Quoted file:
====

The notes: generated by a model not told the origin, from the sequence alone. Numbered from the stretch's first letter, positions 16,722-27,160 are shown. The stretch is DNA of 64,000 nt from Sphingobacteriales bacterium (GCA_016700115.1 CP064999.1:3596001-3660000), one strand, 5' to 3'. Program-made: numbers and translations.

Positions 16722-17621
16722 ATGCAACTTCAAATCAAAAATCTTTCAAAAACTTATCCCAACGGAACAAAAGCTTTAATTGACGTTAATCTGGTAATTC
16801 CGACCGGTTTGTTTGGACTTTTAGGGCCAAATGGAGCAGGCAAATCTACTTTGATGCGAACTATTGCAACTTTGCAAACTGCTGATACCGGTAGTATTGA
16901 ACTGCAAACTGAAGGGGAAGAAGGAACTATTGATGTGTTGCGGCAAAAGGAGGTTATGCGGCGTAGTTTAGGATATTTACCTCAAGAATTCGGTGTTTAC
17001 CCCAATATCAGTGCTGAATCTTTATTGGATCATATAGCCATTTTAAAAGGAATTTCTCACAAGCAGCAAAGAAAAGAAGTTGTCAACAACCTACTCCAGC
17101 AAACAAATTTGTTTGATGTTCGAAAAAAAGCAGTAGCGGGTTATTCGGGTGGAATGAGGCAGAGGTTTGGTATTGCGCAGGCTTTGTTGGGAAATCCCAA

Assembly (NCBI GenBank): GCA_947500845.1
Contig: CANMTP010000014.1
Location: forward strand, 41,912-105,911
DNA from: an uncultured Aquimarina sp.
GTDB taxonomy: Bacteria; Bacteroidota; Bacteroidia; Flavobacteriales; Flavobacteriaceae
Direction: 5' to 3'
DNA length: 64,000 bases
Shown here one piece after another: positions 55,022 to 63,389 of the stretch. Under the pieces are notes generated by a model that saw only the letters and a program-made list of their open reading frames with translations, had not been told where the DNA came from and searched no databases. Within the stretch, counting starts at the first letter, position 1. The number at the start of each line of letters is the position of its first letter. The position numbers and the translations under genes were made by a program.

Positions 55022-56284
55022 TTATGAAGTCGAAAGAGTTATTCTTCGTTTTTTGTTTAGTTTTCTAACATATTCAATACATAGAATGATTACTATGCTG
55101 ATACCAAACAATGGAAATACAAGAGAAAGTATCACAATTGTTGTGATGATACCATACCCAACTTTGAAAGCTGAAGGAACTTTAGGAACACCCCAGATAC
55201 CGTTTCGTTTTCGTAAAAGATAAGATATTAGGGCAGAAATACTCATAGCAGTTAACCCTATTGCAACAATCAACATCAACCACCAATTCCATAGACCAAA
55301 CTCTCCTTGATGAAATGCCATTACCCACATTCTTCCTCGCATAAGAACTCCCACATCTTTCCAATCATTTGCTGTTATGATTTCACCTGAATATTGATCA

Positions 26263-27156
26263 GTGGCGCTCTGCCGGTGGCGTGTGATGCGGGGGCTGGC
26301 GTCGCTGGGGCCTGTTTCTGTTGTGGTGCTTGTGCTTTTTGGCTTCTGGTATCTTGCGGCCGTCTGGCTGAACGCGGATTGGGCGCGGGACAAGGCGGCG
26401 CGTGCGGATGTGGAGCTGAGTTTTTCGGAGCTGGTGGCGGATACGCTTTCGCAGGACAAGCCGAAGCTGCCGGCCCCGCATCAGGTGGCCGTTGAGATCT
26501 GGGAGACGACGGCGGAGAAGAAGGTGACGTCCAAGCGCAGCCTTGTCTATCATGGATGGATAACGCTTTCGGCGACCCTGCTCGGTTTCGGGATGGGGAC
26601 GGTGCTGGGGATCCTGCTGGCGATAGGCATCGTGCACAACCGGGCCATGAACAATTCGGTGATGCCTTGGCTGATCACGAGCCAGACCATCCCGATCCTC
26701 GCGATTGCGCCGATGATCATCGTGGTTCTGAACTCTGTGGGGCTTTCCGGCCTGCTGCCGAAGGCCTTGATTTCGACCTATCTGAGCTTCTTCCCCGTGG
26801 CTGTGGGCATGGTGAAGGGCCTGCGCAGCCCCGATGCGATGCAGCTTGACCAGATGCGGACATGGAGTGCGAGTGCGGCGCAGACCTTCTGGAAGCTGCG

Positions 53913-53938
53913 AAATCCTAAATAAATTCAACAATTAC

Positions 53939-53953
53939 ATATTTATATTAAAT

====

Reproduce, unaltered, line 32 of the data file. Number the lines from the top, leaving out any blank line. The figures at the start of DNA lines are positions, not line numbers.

53939 ATATTTATATTAAAT